On a recent visit to Washington, D.C., I saw the Hope diamond at the National Museum of Natural History. It’s odd to think that a large piece of carbon, refined by millions of years of compression and cut by human hands, could draw such crowds. Yet people are continually huddled around the display case, which is wired with numerous sensors for security.
The diamond’s beauty is obvious—the gem is striking in color and size. At approximately 45 carats, it is less than half the size that it is thought to have been centuries ago. As it changed hands throughout the ages, it was probably cut at least twice, once in hopes of disguising its origin to protect the thief who stole it during the French Revolution. According to legend, the diamond has brought a curse upon its owners and their families. Stories circulate about death and horrible tragedy befalling the possessors of this stone, which makes it seem “precious” only in the way that the One Ring seemed precious to Gollum.
The museum’s gem collection houses many other types of rocks and stones as well. One that caught my eye was the geode. Unlike a diamond, a geode is a plain, gray rock on the outside, yet when it’s broken, it reveals an inside filled with sparkling crystallized minerals. As a child, I was fascinated by such rocks. How could something that looks so plain house something so beautiful?
The psalmist draws heavily upon geological and petrological imagery, then reminds us that God is our fortress of rock, a sanctuary in which we find refuge. This rock of ages, everlasting to everlasting and bigger than any boulder we could envision, was “cleft” for us in the sacrifice of Jesus Christ. Gem owners have their precious stones cut to make them more beautiful to the beholder. Jesus’ captors had him cut, pierced, flogged and nailed so that the onlookers at Calvary might be taught a lesson when they gazed on him. This is where God triumphed, however, because in Jesus’ brokenness his worth is revealed. Stephen embodied this mystery of brokenness too: he gave himself to be broken so that the brilliance of God might be made known.
The self-giving act makes Jesus precious. He is not put in a heavily guarded display case; access to him is not restricted. Rather he freely gives himself away to all who receive him—an act we experience tangibly as we receive the broken bread.
This self-giving is also what makes him rejected. People are skeptical of anything that is free. When “free” offers invade our mailboxes and inboxes, we dump them in the trash can or delete them from our computer screens. We assume that something that is free must either be worthless or have strings attached to it. It’s the things that are roped off and made available only during visiting hours that are worthy or valuable to us. But not this gift of God’s son. Like a geode’s crystals, Jesus’ beauty and worth are invisible to those who are looking for the evident and the obvious. In Letters from the Desert, Carlo Carretto helps us understand how Jesus could be missed by a world that doesn’t know what or whom to look for:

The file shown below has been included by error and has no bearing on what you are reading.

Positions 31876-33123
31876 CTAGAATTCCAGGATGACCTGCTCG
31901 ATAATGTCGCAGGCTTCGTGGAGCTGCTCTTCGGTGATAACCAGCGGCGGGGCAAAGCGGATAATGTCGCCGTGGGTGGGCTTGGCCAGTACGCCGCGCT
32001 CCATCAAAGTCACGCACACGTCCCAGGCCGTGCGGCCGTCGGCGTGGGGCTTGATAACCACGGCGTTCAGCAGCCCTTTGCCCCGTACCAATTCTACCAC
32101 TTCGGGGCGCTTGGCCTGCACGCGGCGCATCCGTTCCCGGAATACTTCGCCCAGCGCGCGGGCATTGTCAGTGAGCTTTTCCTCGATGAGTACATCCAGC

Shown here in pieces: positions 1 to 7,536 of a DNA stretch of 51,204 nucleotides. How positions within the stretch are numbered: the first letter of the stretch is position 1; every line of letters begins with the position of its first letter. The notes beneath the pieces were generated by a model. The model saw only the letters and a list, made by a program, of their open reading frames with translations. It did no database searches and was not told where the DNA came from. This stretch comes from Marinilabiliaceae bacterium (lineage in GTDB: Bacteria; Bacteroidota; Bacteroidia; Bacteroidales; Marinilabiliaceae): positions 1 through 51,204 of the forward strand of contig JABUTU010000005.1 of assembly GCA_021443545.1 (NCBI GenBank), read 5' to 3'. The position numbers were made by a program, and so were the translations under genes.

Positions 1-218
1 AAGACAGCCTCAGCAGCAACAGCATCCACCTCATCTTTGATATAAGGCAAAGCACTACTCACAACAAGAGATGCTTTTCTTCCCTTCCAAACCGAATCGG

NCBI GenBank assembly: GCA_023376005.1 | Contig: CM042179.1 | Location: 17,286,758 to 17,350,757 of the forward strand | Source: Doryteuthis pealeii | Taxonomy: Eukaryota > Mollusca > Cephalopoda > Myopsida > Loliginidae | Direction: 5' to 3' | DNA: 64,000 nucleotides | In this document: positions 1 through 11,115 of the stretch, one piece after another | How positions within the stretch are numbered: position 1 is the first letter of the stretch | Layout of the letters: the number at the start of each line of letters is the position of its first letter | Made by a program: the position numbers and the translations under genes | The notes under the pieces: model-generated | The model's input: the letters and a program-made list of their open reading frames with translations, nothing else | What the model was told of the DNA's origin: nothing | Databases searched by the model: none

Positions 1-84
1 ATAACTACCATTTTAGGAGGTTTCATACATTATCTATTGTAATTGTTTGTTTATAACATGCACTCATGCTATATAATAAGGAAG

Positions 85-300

Astonishing! The Son of God, who—more than anyone else—was free to choose what he would, chose not only a mother and a people, but also a social position. And he wanted to be a wage earner.
That Jesus had voluntarily lost himself in an obscure Middle Eastern village; annihilated himself in the daily monotony of 30 years’ rough, miserable work; separated himself from the society that “counts”; and died in total anonymity.
God chose to become one who would be unnoticed by some and rejected by others.
This costly stone gives us life. This living stone—chosen, precious and rejected—becomes a firm foundation for the rest of us blockheads who make up the church. Pheme Perkins, professor of New Testament at Boston College, reminds us that many Christians see local churches as human institutions and forget that it is God who builds God’s church. How else could such a wide variety of people from all walks of life, social positions and family structures become a dwelling for the Holy Spirit? Paul tells us:
You are no longer strangers and aliens, but you are citizens with the saints and also members of the household of God, built upon the foundation of the apostles and the prophets, with Christ Jesus himself as the cornerstone. In him the whole structure is joined together and grows into a holy temple in the Lord; in whom you also are built together spiritually in a dwelling place for God. (Eph. 2:19-22)
If the flesh of Jesus could break down the dividing wall between both Jews and gentiles and make them into one, then surely the resurrected Christ can build farmers and stay-at-home parents and mechanics and doctors into a dwelling place for God. How odd that the rock of ages, in whom we seek sanctuary, fashions us into a living sanctuary for the rest of the world.
What makes the gift of the church astonishing is that none of us, save Jesus, is necessarily striking in our singularity. And even Jesus does not stand alone. He offers himself to be the building material that anchors the rest of us in place. Alone, none of us is beautiful or impressive. Together, growing into a place where God lives, we are precious in his sight.